Even before the Covid-19 crisis hit and inevitably and understandably diverted political attention and resources away from the environment, the future of environmental governance ambition in the UK was shrouded in uncertainty.
UK environmental policy has been profoundly shaped by EU membership, and Brexit raises wide ranging implications for the shape and ambition of UK environmental governance.
Many in the environmental sector expressed concern that Brexit would herald weaker environmental and food safety standards, especially if the government privileged a trade deal with the US over one with the EU.
Whilst meetings between the UK government and EU negotiators have resumed, albeit virtually after a Covid-19 hiatus, questions have been raised as to whether a UK-EU trade deal can be negotiated by the end of the transition period on 31 December 2020.
Those questions were present before the outbreak but have become more urgent as the government’s bandwidth has been taken up with dealing with Covid-19, and Boris Johnson remains absent whilst recuperating from his stay in hospital.
Before the current crisis, all the indications were that the government was intent on finalising Brexit at the end of the transition period even in the absence of a trade deal with the EU. Given the economic side effects of the Covid-19 pandemic this position may now have softened, but it remains difficult to tell.
A further unknown is whether Commission President Ursula von der Leyen will continue to maintain her focus on green growth as a way to kick start the European economy, and whether and to what extent this vision for future EU growth informs the EU’s negotiating mandate.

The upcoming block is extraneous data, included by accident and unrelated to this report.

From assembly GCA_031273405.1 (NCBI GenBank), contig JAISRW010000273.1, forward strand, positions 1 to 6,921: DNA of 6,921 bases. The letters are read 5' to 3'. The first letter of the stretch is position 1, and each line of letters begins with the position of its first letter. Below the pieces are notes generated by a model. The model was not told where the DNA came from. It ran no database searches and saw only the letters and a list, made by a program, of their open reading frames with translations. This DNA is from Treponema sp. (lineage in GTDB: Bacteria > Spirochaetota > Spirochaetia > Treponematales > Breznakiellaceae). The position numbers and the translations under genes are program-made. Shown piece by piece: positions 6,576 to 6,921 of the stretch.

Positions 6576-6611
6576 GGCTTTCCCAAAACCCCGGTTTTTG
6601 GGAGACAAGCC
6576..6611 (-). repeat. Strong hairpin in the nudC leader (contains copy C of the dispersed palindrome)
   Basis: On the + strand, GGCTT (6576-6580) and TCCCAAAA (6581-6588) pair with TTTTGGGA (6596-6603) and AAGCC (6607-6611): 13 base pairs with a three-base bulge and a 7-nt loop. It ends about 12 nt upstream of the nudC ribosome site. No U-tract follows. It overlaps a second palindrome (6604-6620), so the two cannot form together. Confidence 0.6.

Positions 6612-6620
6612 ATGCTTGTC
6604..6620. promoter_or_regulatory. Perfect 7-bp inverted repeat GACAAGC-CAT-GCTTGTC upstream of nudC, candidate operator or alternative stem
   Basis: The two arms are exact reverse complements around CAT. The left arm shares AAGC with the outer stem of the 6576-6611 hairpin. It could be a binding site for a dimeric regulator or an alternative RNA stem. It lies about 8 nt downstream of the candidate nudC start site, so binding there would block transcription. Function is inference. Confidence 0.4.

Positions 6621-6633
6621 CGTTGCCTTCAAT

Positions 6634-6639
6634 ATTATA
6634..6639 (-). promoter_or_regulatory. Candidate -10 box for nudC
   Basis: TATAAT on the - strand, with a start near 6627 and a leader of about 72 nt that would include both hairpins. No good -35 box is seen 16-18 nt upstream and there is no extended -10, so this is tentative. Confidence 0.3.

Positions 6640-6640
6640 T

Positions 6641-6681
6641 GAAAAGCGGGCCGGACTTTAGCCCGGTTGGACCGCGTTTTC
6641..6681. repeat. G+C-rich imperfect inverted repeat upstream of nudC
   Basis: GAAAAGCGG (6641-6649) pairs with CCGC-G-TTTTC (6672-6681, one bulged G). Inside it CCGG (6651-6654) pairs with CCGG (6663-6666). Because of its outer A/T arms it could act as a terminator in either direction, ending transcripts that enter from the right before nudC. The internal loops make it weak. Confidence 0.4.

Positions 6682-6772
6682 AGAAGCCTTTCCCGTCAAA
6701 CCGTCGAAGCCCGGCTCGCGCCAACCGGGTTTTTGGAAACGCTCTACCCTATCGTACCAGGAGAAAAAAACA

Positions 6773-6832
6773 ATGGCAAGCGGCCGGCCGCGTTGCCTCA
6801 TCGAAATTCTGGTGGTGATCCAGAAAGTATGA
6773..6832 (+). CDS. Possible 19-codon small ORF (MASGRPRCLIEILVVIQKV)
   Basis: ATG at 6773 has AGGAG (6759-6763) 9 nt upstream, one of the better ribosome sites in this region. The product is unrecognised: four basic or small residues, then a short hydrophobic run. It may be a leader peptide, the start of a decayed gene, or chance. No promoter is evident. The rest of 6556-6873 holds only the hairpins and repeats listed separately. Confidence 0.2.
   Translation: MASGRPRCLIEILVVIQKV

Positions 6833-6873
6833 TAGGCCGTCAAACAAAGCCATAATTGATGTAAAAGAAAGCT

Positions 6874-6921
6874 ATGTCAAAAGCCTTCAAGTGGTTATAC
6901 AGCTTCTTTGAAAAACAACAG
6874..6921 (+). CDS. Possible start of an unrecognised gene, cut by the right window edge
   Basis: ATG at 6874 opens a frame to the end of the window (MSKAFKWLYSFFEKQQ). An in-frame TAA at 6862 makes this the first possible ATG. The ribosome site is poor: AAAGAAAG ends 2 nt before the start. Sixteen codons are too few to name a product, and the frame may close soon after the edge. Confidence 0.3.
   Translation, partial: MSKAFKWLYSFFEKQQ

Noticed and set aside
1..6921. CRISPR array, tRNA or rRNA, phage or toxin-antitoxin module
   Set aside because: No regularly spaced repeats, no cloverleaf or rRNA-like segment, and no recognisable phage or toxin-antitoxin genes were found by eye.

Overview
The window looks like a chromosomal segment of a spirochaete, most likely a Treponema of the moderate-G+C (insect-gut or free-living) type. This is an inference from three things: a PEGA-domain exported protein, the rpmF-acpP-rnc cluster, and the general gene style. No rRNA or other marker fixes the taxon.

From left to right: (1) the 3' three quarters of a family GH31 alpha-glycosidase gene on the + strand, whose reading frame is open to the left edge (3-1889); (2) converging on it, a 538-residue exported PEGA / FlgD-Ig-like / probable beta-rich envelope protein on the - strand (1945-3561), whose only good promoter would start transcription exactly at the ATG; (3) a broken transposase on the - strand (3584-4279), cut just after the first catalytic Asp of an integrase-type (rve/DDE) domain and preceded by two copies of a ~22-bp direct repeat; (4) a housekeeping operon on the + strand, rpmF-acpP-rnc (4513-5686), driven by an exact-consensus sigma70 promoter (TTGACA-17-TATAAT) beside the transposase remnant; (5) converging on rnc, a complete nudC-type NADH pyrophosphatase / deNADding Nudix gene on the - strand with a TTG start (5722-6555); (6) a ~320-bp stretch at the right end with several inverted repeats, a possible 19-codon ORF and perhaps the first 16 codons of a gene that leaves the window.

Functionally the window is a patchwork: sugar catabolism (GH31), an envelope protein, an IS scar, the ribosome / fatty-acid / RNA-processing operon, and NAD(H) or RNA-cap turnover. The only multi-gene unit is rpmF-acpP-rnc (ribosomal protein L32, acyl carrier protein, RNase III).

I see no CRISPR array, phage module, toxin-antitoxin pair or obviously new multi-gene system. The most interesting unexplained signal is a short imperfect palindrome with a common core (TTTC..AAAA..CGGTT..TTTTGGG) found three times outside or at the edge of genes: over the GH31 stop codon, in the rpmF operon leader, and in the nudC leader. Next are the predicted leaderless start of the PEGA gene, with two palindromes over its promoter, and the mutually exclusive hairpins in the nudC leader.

On the UK’s side, the government had committed to a green Brexit. The Prime Minister declared in his victory speech following the 2019 election that the UK would become the ‘cleanest, greenest [country] on Earth with the most far-reaching environmental programme’.
However, there are keen advocates of deregulation in the Conservative Party who have seen Brexit as an opportunity to remove EU ‘red tape’.
For example, during the Referendum campaign in 2016 the current Secretary of State for the Environment George Eustice called for the key EU nature directives to be scrapped once the UK left the EU.
Moreover, the Johnson government’s competence and commitment on environmental matters were dealt some early blows.
Claire O’Neill, the leader of the UK’s climate change delegation, responsible for organising the (now postponed) international climate meeting that was due to be held in Glasgow in November 2020, responded to her impromptu removal from office by lashing out at the government’s lack of preparedness for the climate meeting, and claimed that the PM did not ‘get’ climate change.
The move to bail out failing air operator Flybe in early 2020 also suggested that the government was not fully committed to the zero carbon target that Theresa May had adopted shortly before leaving office.